HSBC is set to unveil a strategy overhaul which will see a new round of job cuts targeting senior managers and reduce its presence in some smaller markets, Reuters reported.
The round of job cuts is expected to affect "a large number of global managerial roles across all business units," particularly in London, though Asia would not be spared, the news agency reported, noting that the region contributes to 90% of the bank's profits. It is unclear exactly how many jobs will be cut.
"More than cost-cutting, the idea is to make the structure at the top a bit leaner and give more decision-making powers to the regional managers who are closer to the clients," said one of Reuters sources.
More than cost-cutting, the idea is to make the structure at the top a bit leaner and give more decision-making powers to the regional managers who are closer to the clients"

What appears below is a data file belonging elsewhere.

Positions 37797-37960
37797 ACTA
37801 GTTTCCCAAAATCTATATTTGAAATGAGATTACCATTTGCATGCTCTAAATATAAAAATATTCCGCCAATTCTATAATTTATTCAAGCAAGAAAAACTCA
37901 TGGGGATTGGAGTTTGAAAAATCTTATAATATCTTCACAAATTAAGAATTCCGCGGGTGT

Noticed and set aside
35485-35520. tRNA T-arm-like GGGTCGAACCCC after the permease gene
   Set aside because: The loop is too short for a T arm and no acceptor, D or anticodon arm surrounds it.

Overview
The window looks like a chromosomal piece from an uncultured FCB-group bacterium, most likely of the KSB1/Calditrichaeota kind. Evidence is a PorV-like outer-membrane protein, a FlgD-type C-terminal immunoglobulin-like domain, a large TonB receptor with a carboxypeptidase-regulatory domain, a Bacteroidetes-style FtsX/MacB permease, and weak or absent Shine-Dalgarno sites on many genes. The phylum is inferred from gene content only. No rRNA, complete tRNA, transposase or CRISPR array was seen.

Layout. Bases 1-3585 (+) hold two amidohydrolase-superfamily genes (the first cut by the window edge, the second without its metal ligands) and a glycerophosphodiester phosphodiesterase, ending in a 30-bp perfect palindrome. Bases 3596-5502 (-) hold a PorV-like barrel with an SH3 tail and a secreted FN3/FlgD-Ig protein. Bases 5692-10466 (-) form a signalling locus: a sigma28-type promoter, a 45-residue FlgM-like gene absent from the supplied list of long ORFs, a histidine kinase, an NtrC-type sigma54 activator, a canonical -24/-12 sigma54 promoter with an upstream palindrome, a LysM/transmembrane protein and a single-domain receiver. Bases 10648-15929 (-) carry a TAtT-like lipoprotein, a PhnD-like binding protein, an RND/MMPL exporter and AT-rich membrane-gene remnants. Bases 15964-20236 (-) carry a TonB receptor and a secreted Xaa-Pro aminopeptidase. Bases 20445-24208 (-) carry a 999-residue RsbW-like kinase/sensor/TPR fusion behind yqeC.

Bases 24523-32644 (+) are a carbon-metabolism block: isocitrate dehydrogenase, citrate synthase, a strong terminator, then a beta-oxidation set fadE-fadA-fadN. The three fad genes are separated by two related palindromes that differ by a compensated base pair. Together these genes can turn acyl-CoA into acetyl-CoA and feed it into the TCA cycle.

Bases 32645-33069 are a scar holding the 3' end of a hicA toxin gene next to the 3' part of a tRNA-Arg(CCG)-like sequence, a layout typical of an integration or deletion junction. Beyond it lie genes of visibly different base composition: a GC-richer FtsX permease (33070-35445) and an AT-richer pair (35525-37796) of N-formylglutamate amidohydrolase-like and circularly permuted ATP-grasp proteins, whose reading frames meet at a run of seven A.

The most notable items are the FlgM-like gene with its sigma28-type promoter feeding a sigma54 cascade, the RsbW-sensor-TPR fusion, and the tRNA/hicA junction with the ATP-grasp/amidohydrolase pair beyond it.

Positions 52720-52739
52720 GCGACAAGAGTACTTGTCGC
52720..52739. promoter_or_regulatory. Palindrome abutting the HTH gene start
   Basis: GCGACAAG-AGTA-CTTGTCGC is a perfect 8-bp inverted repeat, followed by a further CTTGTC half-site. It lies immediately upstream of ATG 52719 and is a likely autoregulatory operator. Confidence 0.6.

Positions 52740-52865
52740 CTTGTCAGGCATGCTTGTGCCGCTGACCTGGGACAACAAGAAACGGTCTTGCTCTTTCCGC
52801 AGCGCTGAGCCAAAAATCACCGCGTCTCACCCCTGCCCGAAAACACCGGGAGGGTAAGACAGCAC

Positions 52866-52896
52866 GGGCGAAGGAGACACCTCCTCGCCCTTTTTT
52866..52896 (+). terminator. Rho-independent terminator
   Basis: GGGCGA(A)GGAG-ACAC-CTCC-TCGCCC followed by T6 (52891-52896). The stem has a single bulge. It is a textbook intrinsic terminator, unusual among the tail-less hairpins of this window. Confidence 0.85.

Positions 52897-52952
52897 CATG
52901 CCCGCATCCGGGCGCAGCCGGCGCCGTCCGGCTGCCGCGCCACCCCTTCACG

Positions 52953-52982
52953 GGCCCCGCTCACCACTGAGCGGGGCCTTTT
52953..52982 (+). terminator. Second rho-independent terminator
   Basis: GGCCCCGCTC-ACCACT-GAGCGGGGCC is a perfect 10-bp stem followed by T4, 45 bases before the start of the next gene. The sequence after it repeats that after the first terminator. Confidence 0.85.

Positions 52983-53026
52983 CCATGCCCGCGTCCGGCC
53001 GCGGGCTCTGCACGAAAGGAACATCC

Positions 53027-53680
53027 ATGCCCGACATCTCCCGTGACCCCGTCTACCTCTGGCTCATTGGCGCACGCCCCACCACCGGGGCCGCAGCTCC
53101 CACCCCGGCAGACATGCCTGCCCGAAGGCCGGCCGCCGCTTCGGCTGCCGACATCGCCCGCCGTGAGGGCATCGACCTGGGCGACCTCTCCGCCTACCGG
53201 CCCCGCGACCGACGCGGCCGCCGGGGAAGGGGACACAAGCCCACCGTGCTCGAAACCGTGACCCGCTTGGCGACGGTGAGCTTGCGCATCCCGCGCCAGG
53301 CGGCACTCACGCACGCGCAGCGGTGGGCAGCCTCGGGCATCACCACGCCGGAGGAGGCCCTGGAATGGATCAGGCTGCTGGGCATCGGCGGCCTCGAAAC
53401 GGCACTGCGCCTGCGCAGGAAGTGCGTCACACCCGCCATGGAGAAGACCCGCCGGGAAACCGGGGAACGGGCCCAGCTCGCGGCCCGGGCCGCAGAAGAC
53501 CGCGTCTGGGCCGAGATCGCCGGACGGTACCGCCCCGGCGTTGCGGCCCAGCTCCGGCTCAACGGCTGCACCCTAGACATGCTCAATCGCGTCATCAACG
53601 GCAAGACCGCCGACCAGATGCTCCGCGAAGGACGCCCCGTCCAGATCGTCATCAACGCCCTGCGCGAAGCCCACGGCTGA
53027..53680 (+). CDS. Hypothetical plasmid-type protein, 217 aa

It also said that as part of the restructuring, the bank will review its presence in South America, which currently contributes to only 3% of its pre-tax profits.
The restructuring is an attempt to boost the profitability of the bank amid slowing economic growth, an outbreak of the coronavirus, Britain's withdrawal from the Eu and lower interest rates.
The changes are expected to be part of a strategy update the lender's interim Chief Executive Noel Quinn will unveil on Feb 18.
HSBC has also decided not to name a permanent chief executive when it unveils this strategic overhaul, in a move that risks undermining investor confidence in the plan to reshape the lender dramatically.
Mark Tucker, HSBC chairman, has said that the search to replace John Flint, who was ousted as chief executive in August last year, would take six to 12 months. But three top 20 investors said they were expecting either Quinn or an external candidate to be named as permanent chief executive before the new strategy was unveiled.
"This is one of the last shots they have on a generational basis to reorganize," Joseph Dickerson from Jefferies International told Bloomberg. The analyst wants to see an attack on costs "that are trapped from administering a string of sub-scale businesses."